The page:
Aviation leaders meet in Maastricht to mark 50 years of cross-border cooperation

- Maastricht, The Netherlands.

50 years ago the EUROCONTROL Maastricht Upper Area Control Centre began operations, with its four founding States agreeing to jointly provide the air navigation services in their upper airspace. In those 50 years, MUAC has grown to become the 3rd busiest Centre on the continent, handling in pre-COVID times upwards of 1.9 million flights a year with up to 5,700 flights on peak days. The Centre remains Europe’s only multi-national, civil-military air navigation service provider, providing air traffic control services in the upper airspace of Belgium, Luxembourg, the Netherlands and north-west Germany.

To mark the 50th anniversary, leaders from across the aviation industry met today in Maastricht to discuss what has been achieved and what the future holds, against the backdrop of the worsening situation to the east following Russia’s invasion of Ukraine.

Speaking at the event, Eamonn Brennan, Director General of EUROCONTROL said: “The 50 years of successful civil and military cross-border, inter-State cooperation that MUAC represents pays tribute to the values of inter-State trust and cooperation – values that stand in stark contrast to the unilateral aggression being experienced by our Member State, Ukraine. EUROCONTROL stands in full solidarity with Ukraine”. Eamonn Brennan continued: ” Despite this terrible situation, Europe will continue to need a high performing, safe and efficient air traffic management service, driven by innovation. MUAC has pioneered some of the industry’s most innovative breakthroughs to cope with growing operational density and complexity and environmental challenges. All this has resulted in the centre we see today, recognised widely as the best in its class, both on European level and also worldwide.

Adina Vălean, European Commissioner for Transport said: “The cooperation embodied by the Maastricht Upper Area Control Centre is an excellent example of the benefits of a united Europe. The vision from which it was born was remarkable at the time, and it remains so today. Today’s 50-year milestone is living proof that air navigation service providers can operate on a truly cross-national basis – performing above average, and in full respect of Member States’ sovereignty. This cooperation shows that our own vision for the Single European Sky is achievable if we work together – the European way.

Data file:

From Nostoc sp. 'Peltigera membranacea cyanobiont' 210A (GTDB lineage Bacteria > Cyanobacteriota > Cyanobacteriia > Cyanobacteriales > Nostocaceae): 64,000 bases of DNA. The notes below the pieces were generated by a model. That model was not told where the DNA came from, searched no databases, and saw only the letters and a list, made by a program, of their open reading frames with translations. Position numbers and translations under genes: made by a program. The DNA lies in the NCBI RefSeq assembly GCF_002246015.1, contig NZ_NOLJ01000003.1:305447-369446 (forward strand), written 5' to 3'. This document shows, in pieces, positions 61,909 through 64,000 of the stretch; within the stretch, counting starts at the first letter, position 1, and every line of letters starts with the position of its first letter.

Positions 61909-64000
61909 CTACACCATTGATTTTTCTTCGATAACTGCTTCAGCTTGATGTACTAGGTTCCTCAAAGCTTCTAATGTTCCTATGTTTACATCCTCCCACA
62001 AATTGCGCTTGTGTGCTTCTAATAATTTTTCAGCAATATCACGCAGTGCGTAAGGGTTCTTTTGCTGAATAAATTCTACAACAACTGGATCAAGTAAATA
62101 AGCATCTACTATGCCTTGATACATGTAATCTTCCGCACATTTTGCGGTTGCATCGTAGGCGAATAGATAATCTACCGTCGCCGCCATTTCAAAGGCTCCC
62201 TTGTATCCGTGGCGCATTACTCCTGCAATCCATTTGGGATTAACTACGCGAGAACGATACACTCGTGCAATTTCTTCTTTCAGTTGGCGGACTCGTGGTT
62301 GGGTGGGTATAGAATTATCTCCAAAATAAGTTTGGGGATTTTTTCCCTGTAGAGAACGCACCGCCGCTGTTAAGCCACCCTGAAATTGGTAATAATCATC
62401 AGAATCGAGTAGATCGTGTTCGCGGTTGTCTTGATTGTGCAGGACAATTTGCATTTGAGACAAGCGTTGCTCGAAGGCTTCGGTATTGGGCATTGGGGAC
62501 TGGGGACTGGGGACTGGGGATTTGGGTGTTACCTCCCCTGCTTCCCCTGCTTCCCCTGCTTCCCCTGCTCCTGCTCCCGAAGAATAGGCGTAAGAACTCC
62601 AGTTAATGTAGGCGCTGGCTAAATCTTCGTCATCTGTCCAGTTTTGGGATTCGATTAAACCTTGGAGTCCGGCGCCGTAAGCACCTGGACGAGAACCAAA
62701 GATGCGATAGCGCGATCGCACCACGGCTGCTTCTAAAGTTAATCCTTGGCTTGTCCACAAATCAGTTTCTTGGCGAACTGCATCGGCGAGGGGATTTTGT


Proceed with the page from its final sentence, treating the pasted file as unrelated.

Jaco Stremler, Director General of Civil Aviation of the Netherlands, had the following to say: “In 1964, the Member States of EUROCONTROL decided to establish, on Dutch territory, what was then supposed to be the first multinational air traffic control centre in Europe. This was a great honour for our State as we were also one of the founding Member States of EUROCONTROL. All this was well worth the effort as we now have a high-performing blueprint of the Single European Sky in the core area of Europe. MUAC’s added value under EUROCONTROL’s aegis is no secret. It is its current institutional structure, its cross-border civil-military concept, and its ground-breaking innovative mentality which have opened new doors to air traffic management. In the near future, MUAC will be able to respond more dynamically to operational challenges and customer expectations in its day-to-day management. This is a key tenet of a modern air navigation service provider - especially in these turbulent times.

EUROCONTROL MAASTRICHT UAC Aviation leaders meet in Maastricht to mark 50 years of cross-border cooperation
From left to right: Mr Pierre Jaeger, DGCA of Luxembourg, Mr Jaco Stremler, DGCA of the Netherlands, Mr Koen Milis, DGCA of Belgium, Mr Georges Gilkinet, Deputy Prime Minister and Minister for Mobility, General Major Traut, Commander of German Space Command, Mrs Adina Vălean, European Commmissioner for Transport, Mr Johann Friedrich Colsman, DGCA of Germany, Mr Eamonn Brennan, Director General of EUROCONTROL, Colonel Henk Kiffen, Royal Netherlands Air Force, Lieutenant General Frédéric Goetynck, Belgian Defence, and John Santurbano, Director MUAC


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